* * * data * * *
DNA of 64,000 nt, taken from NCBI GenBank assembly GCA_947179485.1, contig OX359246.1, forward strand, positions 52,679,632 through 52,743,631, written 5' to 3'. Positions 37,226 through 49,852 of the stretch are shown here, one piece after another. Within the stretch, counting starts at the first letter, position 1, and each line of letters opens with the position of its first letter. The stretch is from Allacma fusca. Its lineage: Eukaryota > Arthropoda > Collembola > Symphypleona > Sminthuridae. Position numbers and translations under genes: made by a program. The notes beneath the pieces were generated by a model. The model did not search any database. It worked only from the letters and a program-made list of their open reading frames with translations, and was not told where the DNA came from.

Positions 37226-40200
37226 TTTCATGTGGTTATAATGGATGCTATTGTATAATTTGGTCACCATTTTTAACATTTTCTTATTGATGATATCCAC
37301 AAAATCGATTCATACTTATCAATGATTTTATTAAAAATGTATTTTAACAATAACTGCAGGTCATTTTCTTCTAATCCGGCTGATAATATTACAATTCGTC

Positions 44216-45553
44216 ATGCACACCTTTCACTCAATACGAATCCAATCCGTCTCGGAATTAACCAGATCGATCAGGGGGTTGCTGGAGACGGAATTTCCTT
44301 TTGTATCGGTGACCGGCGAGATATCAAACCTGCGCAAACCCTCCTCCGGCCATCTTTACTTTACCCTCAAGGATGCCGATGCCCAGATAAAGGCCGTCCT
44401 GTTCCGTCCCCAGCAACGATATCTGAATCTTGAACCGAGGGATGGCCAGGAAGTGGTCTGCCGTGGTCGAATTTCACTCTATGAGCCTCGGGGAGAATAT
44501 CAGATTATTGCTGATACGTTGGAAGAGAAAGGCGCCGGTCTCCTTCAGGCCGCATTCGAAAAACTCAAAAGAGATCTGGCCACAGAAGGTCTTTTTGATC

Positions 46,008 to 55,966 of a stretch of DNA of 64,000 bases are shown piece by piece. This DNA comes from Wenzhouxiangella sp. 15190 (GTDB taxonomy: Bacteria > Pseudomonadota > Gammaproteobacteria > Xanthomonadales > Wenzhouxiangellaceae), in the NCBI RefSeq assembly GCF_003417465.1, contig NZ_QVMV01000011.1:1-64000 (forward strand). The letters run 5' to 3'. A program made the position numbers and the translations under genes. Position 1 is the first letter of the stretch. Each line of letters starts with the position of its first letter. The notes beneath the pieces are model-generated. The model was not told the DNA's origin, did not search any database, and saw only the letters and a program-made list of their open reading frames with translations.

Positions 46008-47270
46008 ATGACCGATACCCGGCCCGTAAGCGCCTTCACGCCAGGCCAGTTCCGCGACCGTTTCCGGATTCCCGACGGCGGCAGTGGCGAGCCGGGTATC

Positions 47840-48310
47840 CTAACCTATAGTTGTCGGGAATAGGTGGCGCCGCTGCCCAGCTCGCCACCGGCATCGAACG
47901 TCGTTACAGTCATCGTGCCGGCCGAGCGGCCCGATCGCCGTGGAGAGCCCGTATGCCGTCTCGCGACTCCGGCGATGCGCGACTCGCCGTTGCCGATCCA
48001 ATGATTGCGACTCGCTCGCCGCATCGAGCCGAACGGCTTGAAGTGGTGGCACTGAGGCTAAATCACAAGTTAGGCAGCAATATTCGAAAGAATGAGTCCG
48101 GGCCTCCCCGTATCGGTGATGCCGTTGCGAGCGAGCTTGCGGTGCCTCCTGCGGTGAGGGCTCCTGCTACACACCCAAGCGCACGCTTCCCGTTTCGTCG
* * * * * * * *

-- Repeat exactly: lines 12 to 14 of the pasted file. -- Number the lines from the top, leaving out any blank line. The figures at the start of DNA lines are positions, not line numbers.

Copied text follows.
46008 ATGACCGATACCCGGCCCGTAAGCGCCTTCACGCCAGGCCAGTTCCGCGACCGTTTCCGGATTCCCGACGGCGGCAGTGGCGAGCCGGGTATC

Positions 47840-48310
47840 CTAACCTATAGTTGTCGGGAATAGGTGGCGCCGCTGCCCAGCTCGCCACCGGCATCGAACG